One organization is working to connect cities and towns from Maine to Florida with protected trails.
A section of the East Coast Greenway in East Bay, Rhode Island. (East Coast Greenway Alliance)
From northern Maine to the tip of Florida, the East Coast of the United States stretches 3,000 miles. It’s a diverse, expansive route, cutting through wooded hills and rocky coastlines before hitting the sun-drenched beaches of the South. And all of it can be traveled by bicycle.
The East Coast Greenway Alliance has been working since 1991 to connect the whole geography of the Atlantic seaboard with protected bike paths. So far, 850 miles of trail have been designated as Greenway. The project is about 31 percent complete, says Dennis Markatos-Soriano, the executive director of ECGA. By 2020, the ECGA hopes to add another 200 miles.
As it winds down the coast, the East Coast Greenway passes through 450 communities in 15 states. Efficiency is not the point: Instead of cleaving to interstate routes, the Greenway mostly follows the rivers and old train tracks connecting the cities and towns along the coast. “Even though a pretty small percentage of the trail’s miles actually pass through cities, it’s still very much an urban story,” says the Director of Greenway Development, Eric Weis, who will be transitioning to the ECGA Advisory Board after 18 years with the Alliance this summer.
Before the East Coast Greenway was labeled, and before the Alliance was founded, many of the paths that make up sections of the Greenway today already existed. In New York, a trail follows the length of the Hudson River; in Philadelphia, the Schuylkill River trail stretches around 25 miles. They’re now Greenway-affiliated, but in the early 90s, Weis says, the ECGA founders looked at these distinct urban corridors and began to wonder: what would it take to connect them?
“We can’t get this done with a top-down approach,” Markatos-Soriano says. The Greenway cuts across federal, state, and local interests. When completed, the ECGA hopes it will serve as a viable national thoroughfare—an interstate for the health-conscious, eco-friendly age. But reaching that point, Markatos-Soriano says, will take cooperation and support at the community level. A network of ECGA regional coordinators and volunteers are working to engage local governments on the project and to secure federal and private-sector funding. There has been very little pushback: Since 2010, the Greenway’s annual budget has more than doubled from $470,000 to just under one million dollars last year. “It’s not a question of when the Greenway will get done, it’s a matter of how fast,” Markatos-Soriano says. The Greenway, he adds, is “one of those universally appealing projects.”
The East Coast Greenway, is, in a sense, riding a demographic wave that Markatos-Soriano hopes will speed the completion of the entire route. Fewer Americans are relying on cars, and more are looking at safe and accessible bike and footpaths as a top priority when selecting where to live. And there’s the health impact: The presence of a usable trail makes an active lifestyle more of a possibility. Well over 10 million people use the Greenway annually, Weis says, and as the national and global mentality shifts toward one of greater connectivity, the appeal of traversing the East Coast by one simple mode of transit will only grow.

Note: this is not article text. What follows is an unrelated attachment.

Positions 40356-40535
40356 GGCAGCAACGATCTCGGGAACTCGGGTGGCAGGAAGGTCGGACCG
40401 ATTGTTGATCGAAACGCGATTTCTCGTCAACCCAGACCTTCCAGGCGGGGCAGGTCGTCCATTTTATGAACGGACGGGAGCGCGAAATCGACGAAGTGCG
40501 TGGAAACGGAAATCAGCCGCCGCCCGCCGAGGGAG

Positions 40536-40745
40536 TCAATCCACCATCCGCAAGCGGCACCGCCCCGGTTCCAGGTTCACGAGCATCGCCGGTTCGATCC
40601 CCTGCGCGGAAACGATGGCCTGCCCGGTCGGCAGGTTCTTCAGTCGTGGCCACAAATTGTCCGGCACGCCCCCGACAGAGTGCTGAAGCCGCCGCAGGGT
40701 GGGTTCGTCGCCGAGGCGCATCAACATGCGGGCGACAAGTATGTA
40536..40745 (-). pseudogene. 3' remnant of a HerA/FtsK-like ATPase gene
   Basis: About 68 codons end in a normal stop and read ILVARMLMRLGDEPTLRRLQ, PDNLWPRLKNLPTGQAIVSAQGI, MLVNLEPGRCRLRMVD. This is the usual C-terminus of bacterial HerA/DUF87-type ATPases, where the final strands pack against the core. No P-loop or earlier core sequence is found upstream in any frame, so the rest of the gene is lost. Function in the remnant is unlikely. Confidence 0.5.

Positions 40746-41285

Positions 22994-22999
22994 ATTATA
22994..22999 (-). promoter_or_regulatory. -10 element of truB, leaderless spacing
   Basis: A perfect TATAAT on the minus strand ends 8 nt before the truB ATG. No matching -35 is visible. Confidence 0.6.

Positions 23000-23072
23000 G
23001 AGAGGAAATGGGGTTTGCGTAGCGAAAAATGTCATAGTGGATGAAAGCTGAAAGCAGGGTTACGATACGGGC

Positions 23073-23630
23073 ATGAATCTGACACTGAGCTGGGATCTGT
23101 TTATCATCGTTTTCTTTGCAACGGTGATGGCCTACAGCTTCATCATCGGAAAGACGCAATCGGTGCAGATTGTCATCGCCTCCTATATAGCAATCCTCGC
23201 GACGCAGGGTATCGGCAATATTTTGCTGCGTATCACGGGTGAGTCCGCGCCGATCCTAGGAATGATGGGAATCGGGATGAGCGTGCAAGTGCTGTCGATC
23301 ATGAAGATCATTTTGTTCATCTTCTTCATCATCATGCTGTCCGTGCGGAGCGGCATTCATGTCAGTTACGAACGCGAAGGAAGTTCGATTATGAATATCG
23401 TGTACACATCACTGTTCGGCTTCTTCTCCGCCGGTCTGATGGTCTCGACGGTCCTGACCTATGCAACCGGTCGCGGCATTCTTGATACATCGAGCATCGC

This “linear community,” as Markatos-Soriano calls the Greenway, attracts two groups of users. There are those who might touch on a section of the trail on their daily route through their city: kids biking to school, joggers out for their regular run. And then there are those like Bob Spiegelman, the chair of the ECGA Board of Trustees, who approach the trail as a whole. In 2012, Spiegelman biked the entire length of the Greenway, from Calais, Maine, to Key West, Florida. Logging around 50 miles a day, his trip took eight weeks. It’s possible to shave down that time, but that defeats the purpose, Weis says. With your head down and the ground zipping beneath you, “you’re going right through Boston without stopping to visit any historic sites. You’re going through Washington, D.C., without seeing any monuments or museums. You’re going through Charleston without stopping to sit under a tree and admire the architecture,” Weis adds. “If you do 100 miles a day for a month, you can ride the whole East Coast Greenway, but you’ve robbed yourself of the heart of the experience.”
The ECGA cannot predict when the whole Greenway will be completed, but the organizers understand that a gradual approach will be necessary to ensure the long-term success of the project. “Bike-path planning is not a good career choice for people who want a quick return on investment,” Weis says. Through slow and careful work on the local level, the Greenway is coming together as an artery that carries with it parts of the varied communities it passes through. Each of the Greenway-designated sections conforms to standard trail requirements: The material of the path must be strong enough to support a touring bike, and the lanes have to be wide enough so people can safely pass—around 10 feet is ideal, Weis says.
But how the trail manifests is really left up to the local communities. A section of the Greenway running alongside a canal towpath in New Jersey, Weis says, passes through a state historic site. As such, the path is made of crushed and compacted stone, not unlike a trail built in the 1800s. In that way, biking the whole Greenway is as much an exercise in connectivity as it is in specificity. The project, Markatos-Soriano says, touches on so many different elements, from environmental sensitivity to alternative transportation. But fundamentally, “it’s about seeing America at the right speed, where you can take in all of the culture around you,” he adds. “And you don’t have a windshield between yourself and the community.”